Athletics: Salo’s passion translates into hall of fame career
Brainerd girls tennis coach Lisa Salo is one of five people to be inducted into the Brainerd High School Athletic Hall of Fame.
BRAINERD — Bruce Thompson joked that Lisa Salo just has more time than he ever had.
This was after the retired Brainerd Warriors boys and girls tennis coach finished his round of golf at his winter home in Arizona.
Thompson was asked about Salo after it was announced the current Brainerd head girls tennis coach will be inducted into the Brainerd Warriors Athletic Hall of Fame May 2 at Brainerd High School. She’ll be joined by Rod Reuer, current Brainerd boys head track and field coach, and former athletes Florian “Slats” Fairbanks, Kelly Rosenthal and Madison Smith.
There will be a meet and greet 5:30 p.m. Monday, May 2, to meet all the hall of fame inductees. That will be followed by the Brainerd Warriors All-Sports Banquet.
“I am always impressed by her passion and her dedication to the sport,” Thompson said about Salo. “She just loves the game and she loves the kids. What more can you say?
“She’s very skillful at what she does. She’s very prepared at what she does to the point of being over-prepared. She’s a great individual and this is a great award for her and all of those hall of famers.”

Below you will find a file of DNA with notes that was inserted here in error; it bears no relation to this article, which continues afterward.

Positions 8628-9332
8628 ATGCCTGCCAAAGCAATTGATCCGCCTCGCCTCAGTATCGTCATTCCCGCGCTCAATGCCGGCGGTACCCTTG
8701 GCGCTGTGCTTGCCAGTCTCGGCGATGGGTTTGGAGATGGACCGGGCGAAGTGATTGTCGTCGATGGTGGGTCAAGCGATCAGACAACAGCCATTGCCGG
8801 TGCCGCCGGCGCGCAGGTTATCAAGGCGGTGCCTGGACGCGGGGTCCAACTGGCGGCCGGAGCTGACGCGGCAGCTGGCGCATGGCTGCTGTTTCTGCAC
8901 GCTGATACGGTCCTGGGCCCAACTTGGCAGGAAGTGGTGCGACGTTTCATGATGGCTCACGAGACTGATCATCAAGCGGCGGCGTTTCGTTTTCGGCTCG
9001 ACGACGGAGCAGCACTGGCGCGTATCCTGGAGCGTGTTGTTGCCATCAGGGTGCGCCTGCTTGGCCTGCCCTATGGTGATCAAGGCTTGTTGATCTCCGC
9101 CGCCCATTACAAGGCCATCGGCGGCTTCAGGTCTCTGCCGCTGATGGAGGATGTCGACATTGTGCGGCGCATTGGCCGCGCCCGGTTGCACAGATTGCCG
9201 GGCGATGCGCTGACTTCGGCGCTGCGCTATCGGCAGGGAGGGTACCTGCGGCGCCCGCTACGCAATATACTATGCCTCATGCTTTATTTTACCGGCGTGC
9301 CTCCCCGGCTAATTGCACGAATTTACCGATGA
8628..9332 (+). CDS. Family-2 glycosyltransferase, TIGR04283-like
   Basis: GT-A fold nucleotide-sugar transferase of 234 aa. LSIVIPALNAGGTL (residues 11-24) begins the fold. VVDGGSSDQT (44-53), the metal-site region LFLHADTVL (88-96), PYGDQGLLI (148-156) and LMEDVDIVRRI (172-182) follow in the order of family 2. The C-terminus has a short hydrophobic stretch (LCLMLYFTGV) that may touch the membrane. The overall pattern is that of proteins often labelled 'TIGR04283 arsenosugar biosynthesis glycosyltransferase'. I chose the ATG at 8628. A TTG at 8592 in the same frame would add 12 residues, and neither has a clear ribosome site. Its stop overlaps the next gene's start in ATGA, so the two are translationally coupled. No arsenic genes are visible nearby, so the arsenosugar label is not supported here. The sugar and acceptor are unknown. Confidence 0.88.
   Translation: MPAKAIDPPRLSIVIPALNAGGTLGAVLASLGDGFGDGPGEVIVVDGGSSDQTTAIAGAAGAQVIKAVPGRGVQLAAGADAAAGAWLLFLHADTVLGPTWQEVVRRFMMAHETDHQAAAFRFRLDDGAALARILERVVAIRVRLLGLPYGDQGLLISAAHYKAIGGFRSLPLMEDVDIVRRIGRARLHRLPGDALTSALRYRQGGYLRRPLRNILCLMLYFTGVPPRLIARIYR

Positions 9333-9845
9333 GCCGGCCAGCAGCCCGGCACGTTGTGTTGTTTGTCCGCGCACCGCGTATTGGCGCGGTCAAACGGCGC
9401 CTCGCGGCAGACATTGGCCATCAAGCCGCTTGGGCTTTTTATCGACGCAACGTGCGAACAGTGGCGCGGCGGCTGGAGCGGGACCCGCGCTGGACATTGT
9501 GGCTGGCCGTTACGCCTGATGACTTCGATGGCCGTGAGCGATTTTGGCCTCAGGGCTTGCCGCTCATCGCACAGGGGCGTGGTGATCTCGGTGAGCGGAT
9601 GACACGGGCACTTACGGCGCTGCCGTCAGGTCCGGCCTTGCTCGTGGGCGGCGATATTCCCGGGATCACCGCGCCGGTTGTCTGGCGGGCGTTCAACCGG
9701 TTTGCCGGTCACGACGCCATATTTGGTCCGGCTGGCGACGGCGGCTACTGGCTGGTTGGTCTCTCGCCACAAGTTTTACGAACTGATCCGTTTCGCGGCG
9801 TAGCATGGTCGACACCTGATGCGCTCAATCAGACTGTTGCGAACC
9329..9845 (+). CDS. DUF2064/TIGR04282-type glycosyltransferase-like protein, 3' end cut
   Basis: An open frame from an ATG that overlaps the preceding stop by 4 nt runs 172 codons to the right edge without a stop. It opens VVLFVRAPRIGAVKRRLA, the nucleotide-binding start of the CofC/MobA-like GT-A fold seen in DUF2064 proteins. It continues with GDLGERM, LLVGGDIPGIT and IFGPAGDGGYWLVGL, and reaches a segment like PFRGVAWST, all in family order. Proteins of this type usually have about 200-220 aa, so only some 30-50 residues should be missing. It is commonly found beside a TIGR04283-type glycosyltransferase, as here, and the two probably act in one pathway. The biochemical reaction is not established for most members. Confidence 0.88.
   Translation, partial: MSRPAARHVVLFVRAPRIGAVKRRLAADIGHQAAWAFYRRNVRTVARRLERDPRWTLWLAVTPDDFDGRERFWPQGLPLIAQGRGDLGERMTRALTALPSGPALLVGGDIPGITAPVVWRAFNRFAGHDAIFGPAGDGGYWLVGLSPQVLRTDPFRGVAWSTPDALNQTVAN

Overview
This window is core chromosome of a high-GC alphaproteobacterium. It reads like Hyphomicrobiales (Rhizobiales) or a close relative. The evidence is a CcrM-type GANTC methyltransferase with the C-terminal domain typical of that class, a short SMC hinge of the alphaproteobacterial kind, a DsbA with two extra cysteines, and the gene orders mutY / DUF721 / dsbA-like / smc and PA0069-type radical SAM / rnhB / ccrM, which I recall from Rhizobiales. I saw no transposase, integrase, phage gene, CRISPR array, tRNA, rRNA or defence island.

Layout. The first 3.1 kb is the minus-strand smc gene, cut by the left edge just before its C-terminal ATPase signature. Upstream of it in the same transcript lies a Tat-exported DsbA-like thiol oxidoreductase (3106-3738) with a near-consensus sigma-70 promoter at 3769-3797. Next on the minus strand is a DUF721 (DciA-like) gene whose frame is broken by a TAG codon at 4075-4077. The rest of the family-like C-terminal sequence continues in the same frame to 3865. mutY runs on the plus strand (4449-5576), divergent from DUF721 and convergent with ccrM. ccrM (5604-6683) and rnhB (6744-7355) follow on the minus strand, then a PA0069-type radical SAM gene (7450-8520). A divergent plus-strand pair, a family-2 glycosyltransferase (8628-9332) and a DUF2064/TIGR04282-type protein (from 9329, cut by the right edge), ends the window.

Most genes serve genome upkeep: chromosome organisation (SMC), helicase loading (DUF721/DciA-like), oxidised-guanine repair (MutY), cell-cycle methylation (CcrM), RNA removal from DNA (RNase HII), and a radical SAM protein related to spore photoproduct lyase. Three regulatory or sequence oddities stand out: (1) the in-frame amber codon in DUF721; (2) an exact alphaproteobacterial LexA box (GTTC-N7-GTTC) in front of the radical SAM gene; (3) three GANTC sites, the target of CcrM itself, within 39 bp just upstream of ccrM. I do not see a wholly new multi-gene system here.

Salo moved into the head position after Thompson retired, but she’s been involved with both Brainerd tennis programs for many years through summer camps, youth leagues, competitions and offseason invites. She was also the head coach before Thompson.
“She really impresses me with how she works with the young kids,” Thompson said. “She’ll do the young kids ages 4, 5 and 6 and then 7, 8, 9. I’m not sure how they break down, but she has a great talent for working with those young kids and getting them interested in the sport. She has that energy and passion which is great.”
That energy and passion started early.
For her, it was always about making sure the kids had the best experience possible.
Salo grew up on a farm outside New York Mills. Barn windows weren’t safe with her spending hours hitting against the side of the barn. The side of the barn looked remarkably like Salo’s childhood idol Chris Evert as she pictured herself battling the major champion winner in three-set marathons.
When she could, Salo would bike into town and the tennis wall at the high school became her new barn. New York Mills had a tennis program and she excelled. Following high school, Salo’s passion and talents only grew as a member of the St. Cloud State University women’s tennis team.
That passion for playing tennis transformed into coaching. But she felt the pull to coaching at an early age.
“I love coaching,” Salo said. “Back in the day, coaching seemed like a natural path. I’ve always wanted to introduce kids to tennis. I always loved all the little tennis programs we’ve done. I’ve wanted to get kids excited about tennis. With that hope, they would continue to play as they got into middle school and high school.
“So many of those little faces that I saw as 4 and 5 year olds, then they’re on my team as high school athletes. Seeing that progression is something I love. I love that high school coaching piece of helping empower these amazing athletes to just believe in themselves.”
While Salo loves the journey of a season, she is just as interested and invested once her athletes graduate.